Last night was a regular night at our house. I finished work for the day and started my second job – molding young minds and bending them to my will. Mostly I try to respond to all comments and questions from both midgets, which means I hold up my index finger to one of them at times so I can correctly hear and then answer the question being posed that is obviously sooooooooo urgent and important. Do children ever outgrow their self-centredness when they are around their parents? I ask because I’m not sure I have. Go ahead, kill any hope I have in my heart that one day the midgets will give a crap about anyone besides themselves, their needs, and their little lives less than they do of their parents. The emotion is called compassion and it’s not taught in school.

I used to take my 2 midgets everywhere with me and together the 3 of us had some fun times. This format needs to be put on hold until they grow up a bit and stop bugging the shit out of each other. We usually need a 4th nowadays to balance out the personalities and take the pressure off me to interact separately with each of them. What happens every time we try to do something together is they start verbally arguing. They call names, they figuratively push each other’s buttons, and I end up being the most upset of all. So eff that. I expect some back-and-forth between siblings because that’s normal behaviour and my midgets aren’t angels. But WOW, every outing seems to be ruined these days. Both of them are becoming increasingly moody on a regular basis; this is my payback for having them so close in age to each other. (I thought I had already gotten payback by having 2 in diapers for a full year, oh! and giving life to 2 babies within 26 months.)

When the midgets are grown up I wonder if they would still keep in touch. Heaven knows I haven’t with my sibs although our relationships wax and wane.

And yet the world keeps spinning

So many tragedies in this world. Many of them we don’t even know about.

If you are on Twitter, you should consider the following feeds:

For some reason, these people comfort me, make me laugh and cause me to think.

How to convey the significance of a trip to Europe

Does anyone have a way to do this, for children? I am of course all over this Google search and have come up with 2 good sites so far:
(This one seems to brief in its description but I’ve only just started looking at the site.)
(This one seems too wordy and complicated to hold a child’s interest, but we’ll see.)

Husband says I should create a presentation.

Oh! Why am I doing this? We are traveling to British Isles next summer, 2014. We have been talking about this trip for months and I’ve started doing some planning, armed with Trip Advisor, Frommer’s, and Rick Steves. (According to my Google search, Mr. Steves is a Lutheran, has 2 grown kids and is divorced. Anyone else find it odd that this info would pop up on the first search result page for this man? It’s difficult enough to get divorced and live your life without it being the first result Google finds.) Right now I have too much information about the British Isles, too many must-see landmarks, and far too little about the significance of British history in a nice neat summary. I don’t want to get in-depth info about Oliver Cromwell and Sir Walter Raleigh. Just the high points here; I’m attempting to grab the attention of my brood. Hence Husband’s idea of me creating a presentation.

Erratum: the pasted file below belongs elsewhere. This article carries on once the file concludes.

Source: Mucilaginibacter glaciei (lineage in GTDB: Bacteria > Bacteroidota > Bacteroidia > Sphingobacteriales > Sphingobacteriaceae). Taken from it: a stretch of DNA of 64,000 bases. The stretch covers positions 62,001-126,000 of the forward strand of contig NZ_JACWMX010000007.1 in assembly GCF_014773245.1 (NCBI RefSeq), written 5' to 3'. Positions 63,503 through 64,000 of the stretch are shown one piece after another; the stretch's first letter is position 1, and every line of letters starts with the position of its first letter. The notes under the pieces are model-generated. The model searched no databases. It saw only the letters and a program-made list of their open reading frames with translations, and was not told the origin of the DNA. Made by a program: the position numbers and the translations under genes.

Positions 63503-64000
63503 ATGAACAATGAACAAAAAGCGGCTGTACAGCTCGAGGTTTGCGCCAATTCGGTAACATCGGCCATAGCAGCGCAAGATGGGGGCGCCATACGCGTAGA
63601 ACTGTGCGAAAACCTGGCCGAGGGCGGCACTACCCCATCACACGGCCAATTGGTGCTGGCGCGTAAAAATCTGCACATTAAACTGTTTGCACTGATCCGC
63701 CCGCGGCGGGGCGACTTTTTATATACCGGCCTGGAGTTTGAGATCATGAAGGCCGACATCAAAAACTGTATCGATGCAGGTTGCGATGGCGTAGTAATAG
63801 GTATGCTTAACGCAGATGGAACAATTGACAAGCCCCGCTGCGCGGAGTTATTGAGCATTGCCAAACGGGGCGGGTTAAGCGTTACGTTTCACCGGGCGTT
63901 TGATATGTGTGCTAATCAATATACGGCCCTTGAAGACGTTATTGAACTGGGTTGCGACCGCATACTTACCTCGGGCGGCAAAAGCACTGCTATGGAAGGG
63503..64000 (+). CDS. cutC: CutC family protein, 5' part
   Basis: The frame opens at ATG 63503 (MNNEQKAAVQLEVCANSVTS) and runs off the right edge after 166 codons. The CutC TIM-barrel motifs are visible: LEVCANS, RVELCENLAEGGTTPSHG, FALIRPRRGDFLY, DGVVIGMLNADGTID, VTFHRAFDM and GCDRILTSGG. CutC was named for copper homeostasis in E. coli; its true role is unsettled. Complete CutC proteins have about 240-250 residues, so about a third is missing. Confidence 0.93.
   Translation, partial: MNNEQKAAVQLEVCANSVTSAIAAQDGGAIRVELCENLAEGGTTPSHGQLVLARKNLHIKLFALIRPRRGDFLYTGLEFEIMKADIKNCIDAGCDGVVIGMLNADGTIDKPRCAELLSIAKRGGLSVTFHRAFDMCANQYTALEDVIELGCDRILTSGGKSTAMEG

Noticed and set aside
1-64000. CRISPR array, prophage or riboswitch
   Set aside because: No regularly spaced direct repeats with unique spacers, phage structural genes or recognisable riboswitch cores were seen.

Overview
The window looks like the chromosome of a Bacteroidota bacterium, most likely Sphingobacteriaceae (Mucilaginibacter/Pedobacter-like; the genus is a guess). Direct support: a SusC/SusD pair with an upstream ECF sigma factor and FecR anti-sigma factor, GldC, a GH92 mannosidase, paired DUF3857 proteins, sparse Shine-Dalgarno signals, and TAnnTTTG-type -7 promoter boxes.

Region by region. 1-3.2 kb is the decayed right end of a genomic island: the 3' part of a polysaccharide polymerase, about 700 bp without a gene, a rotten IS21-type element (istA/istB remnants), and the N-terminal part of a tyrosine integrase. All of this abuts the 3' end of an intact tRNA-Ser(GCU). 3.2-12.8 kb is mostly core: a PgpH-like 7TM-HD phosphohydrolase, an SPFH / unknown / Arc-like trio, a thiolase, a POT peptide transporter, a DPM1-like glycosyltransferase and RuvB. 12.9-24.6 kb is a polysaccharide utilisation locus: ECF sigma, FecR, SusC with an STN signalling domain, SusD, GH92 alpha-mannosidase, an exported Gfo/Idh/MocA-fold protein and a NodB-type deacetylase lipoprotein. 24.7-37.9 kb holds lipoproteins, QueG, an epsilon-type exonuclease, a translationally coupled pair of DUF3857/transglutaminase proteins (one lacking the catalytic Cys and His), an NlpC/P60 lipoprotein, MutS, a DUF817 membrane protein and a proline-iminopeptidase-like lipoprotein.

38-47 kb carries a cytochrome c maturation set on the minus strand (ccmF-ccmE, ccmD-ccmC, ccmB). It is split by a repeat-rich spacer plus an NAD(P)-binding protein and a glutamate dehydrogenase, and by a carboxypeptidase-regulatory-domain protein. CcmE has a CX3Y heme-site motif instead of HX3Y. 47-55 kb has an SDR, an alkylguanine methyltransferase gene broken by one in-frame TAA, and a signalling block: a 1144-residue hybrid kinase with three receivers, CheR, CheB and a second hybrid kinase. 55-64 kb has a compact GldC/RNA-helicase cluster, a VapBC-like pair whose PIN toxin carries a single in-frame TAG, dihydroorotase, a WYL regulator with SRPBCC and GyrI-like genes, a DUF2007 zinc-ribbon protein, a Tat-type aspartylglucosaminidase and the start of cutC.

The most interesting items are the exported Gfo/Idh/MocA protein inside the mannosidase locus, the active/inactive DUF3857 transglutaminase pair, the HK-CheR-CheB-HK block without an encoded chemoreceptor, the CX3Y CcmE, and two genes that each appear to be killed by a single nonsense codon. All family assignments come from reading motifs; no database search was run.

We will be traveling for about 5 weeks total to Ireland (incl Northern Ireland), England, and Scotland. I don’t think we will have the time for Wales nor the Isle of Man. I would like to make the effort to see the Orkney Islands if that destination turns out to have some interesting things for us to see. So far it looks like a collection of rag-tag homes on top of a rocky landscape, serving fry-ups to tourists while skipping over the history lesson the tourists crave. I hope I’m wrong about that one!

There are definitely landmarks I want to see, no matter if anyone else does. But I know all too well how important it is to get buy-in from the midgets (see Egypt, 2009). Otherwise I’m not only struggling myself to keep my spirits and energy up in a confusing land, I also have to prop up the others with false bravado. Yes kids, we have to get up at 3:30 to see Abu Simbel. It’s amazing, you’ll love it, and actually who cares because I want to see it and you can’t stay at the hotel by yourselves. Luxor was where boy midget had his travel meltdown. It’s a predictable event. It happens once a trip when boy midget has hit his limit for strange food, strange surroundings and lack of screen time. In Paris it happened at a laundromat. To remedy this we took him to the grocery store and bought him whatever he wanted. In Luxor we had luckily found an English pub being run by some expats from Britain (Thanks Margie!) and so at least the language and food were familiar within the confines of the pub. Boy was soothed by the sounds and smells of home, and fell asleep while the rest of us enjoyed lunch. In Lima his meltdown happened in a van on our way to see the San Francisco church, so we made a quick stop at Starbucks, where only rich tourists can afford to frequent.

Starbucks has turned out to be a bastion of western civility for me when we are traveling. Everything is the exact same inside, no matter what country you are in. Even the power outlets are western, whether or not the voltage is. It’s good to have a Starbucks as a quick pick me up, for all our sakes.

When we visited the Pyramids in Giza the midgets were impressed for sure. But since our return home boy midget has lamented that he didn’t fully understand the importance of what he was seeing at the time. Well how could he? He was only 8 years old. I’m determined with our next big trip to prime them more properly, not just buy them a book and entice them to read it. I will lecture, teach a mini-course? I guess. A fun one, though. I love history and have always done. I love taking my kids to foreign lands so they can see how small the world is and that there is more than one way to live our lives on this planet. I think I may be succeeding, but only time will really tell.

I can create a new blog at any time! Isn’t that great?!

WordPress is gunning for world domination, I suspect. Soon everyone else will have a blog too. Remember when web design was just getting popular, and many businesses threw up a web site? I remember the special effects being used, like blink, gifs, and frames, on wildly colourful backgrounds and of course said Welcome at the top of the home page. I was an avid reader of that was written by a web design teacher. This site still exists, I just checked. I wonder if there is a Nope.